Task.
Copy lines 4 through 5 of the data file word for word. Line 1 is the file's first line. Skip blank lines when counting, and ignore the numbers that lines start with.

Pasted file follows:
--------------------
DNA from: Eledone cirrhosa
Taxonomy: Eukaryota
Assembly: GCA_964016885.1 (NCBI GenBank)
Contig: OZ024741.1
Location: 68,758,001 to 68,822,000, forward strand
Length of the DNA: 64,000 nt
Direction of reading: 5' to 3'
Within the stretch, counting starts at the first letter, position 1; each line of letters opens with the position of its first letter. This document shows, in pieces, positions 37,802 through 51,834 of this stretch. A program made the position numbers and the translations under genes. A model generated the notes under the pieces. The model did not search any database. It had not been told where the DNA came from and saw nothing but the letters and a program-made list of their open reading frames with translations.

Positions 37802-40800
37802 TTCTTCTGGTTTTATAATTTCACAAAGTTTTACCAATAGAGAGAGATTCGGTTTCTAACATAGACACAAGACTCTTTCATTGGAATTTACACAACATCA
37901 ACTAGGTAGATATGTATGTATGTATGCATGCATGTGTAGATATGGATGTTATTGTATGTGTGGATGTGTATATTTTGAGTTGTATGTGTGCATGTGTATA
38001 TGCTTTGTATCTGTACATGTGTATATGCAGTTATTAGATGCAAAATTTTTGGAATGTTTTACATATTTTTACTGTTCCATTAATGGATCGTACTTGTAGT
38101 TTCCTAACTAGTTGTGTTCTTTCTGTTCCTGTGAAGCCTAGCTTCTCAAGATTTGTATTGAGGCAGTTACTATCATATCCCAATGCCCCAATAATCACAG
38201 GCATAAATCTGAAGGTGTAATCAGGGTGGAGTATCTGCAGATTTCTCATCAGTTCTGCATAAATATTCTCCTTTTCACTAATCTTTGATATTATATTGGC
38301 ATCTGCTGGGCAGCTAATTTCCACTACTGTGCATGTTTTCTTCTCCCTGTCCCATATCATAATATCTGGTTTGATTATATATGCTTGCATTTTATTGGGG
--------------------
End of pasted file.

Contig: OZ024741.1
Location: 68,758,001 to 68,822,000, forward strand